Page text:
Venezuela's Maduro to replace oil minister, police arrest officials in corruption sweep
CARACAS, (Reuters) - Venezuela's President Nicolas Maduro yesterday accepted the resignation of the country's powerful oil minister following the detention of at least six high level officials amid a corruption probe focused on state-run company PDVSA and the judiciary.
Tareck El Aissami had said earlier yesterday on Twitter he would resign to fully support the investigations. The probe especially touches PDVSA, which is supervised by the oil ministry.
Arresting government officials for corruption is rare in Venezuela, a country that rights groups such as Transparency International have described as opaque.
Maduro did not immediately name a replacement for El Aissami, who has served as vice president, and as a minister and mayor over the past two decades.
Maduro, who has led previous corruption sweeps, said in televised remarks that his government is committed to "going to the root" of corruption, calling the probe which began last year "professional, scientific and disciplined".
Appearing alongside heavyweights from his cabinet and the ruling party, Maduro added he plans to restructure PDVSA, but did not provide details.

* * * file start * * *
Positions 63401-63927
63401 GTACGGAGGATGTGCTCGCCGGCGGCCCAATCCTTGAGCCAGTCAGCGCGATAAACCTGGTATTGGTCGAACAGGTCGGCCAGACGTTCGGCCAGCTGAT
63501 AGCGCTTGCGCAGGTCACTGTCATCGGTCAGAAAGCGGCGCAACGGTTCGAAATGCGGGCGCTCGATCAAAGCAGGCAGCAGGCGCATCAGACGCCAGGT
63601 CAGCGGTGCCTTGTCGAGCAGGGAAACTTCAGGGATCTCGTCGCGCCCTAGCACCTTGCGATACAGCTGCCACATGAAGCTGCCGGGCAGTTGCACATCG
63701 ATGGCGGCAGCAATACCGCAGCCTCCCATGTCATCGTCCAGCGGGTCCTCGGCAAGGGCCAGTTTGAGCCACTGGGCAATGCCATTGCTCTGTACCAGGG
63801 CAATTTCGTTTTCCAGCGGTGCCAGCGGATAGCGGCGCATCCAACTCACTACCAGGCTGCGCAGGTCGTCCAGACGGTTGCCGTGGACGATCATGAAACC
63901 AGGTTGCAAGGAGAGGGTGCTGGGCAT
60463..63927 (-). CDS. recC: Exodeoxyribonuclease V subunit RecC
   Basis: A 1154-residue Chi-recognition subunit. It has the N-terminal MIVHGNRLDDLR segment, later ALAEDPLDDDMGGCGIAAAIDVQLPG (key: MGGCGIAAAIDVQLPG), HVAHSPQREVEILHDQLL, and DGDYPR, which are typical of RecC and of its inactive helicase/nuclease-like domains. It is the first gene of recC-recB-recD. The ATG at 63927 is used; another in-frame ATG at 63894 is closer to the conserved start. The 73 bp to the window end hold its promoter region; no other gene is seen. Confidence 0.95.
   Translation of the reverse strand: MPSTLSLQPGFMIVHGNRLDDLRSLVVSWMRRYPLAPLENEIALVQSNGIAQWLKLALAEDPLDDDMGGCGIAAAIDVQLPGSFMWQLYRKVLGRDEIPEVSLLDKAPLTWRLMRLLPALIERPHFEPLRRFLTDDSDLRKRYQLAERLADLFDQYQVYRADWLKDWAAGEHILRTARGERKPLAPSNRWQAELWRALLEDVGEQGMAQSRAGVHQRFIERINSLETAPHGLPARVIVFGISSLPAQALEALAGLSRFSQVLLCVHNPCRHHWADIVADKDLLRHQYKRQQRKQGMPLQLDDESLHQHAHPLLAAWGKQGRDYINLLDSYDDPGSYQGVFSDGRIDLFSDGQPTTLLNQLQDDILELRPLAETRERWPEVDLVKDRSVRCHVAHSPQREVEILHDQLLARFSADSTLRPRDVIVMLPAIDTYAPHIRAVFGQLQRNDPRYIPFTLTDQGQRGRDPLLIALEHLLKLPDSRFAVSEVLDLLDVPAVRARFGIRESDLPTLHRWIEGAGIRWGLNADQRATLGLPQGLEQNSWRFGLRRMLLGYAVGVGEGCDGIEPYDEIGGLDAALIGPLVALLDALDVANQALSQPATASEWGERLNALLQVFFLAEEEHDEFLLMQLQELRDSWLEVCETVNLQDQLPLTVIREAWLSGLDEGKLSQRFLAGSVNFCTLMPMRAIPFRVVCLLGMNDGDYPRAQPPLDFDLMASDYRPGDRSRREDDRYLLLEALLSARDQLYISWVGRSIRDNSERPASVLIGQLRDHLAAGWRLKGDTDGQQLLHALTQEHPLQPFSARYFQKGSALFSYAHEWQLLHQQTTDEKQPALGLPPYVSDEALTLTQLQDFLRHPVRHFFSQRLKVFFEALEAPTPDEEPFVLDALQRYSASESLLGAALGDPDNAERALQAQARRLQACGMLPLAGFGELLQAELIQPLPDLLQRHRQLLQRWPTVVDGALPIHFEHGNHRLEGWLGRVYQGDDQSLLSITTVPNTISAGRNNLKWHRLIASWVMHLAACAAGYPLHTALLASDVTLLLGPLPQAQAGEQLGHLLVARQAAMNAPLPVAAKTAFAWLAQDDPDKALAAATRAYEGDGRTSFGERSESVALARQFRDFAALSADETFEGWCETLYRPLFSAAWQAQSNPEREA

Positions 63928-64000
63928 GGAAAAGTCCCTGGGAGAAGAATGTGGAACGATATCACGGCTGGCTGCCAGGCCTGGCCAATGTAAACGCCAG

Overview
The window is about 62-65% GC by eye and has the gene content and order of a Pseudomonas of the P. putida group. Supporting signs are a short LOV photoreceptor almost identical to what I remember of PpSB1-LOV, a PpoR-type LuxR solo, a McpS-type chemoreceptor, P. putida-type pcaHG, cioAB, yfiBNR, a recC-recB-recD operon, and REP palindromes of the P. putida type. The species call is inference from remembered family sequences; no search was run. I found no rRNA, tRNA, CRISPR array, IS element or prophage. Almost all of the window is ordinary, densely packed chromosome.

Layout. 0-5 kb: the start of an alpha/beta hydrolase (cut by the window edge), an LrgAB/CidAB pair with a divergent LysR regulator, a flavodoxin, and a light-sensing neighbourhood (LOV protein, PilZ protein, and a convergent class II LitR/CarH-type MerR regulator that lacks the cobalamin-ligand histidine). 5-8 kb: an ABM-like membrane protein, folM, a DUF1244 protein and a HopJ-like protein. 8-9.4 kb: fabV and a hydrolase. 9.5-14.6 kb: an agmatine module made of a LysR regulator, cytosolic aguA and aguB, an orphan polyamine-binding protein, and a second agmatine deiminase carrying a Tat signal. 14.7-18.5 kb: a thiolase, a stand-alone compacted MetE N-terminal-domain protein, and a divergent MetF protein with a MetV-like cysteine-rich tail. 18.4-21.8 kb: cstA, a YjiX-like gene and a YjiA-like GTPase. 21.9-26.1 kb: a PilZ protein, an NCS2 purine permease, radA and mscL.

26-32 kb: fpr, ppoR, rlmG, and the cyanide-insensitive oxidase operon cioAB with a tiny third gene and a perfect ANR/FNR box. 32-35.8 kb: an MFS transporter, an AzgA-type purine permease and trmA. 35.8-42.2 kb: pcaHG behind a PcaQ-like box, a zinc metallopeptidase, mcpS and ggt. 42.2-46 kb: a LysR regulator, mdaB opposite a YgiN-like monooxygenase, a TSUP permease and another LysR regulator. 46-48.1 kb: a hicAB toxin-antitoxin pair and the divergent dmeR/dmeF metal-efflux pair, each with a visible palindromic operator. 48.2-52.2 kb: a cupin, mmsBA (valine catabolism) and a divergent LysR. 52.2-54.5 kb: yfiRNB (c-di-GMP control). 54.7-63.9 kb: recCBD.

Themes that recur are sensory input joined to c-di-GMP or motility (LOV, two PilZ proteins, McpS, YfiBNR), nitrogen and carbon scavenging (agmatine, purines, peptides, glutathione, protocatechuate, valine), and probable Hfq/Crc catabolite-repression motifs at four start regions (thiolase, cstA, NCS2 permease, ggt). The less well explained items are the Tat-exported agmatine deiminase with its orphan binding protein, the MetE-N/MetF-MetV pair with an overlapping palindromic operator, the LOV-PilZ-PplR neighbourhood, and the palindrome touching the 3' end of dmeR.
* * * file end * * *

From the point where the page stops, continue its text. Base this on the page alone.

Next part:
El Aissami, who had been in his post since 2020, is under U.S. sanctions for alleged connections to drug trafficking, which he denies.
The anti-graft police arrested a mayor, two judges and three high-level government officials, at least two of whom are connected with PDVSA, state television and sources familiar with the matter said
earlier on Monday.
The sources also said that at least 20 lower level officials at PDVSA have been arrested in recent days. The sources declined to be named due to fear of retaliation.
Neither PDVSA nor the prosecutor's office responded to requests for comment.
The arrested officials include Colonel Antonio Perez, a former vice president in charge of supply and trade at PDVSA, and Colonel Samuel Testamarck, general manager of PDVSA's maritime arm PDV Marina, the sources said.
The PDVSA arrests were linked to an investigation into oil cargoes leaving the country without due payment to the company, which also has led to other executives being suspended from their posts, one of the sources said.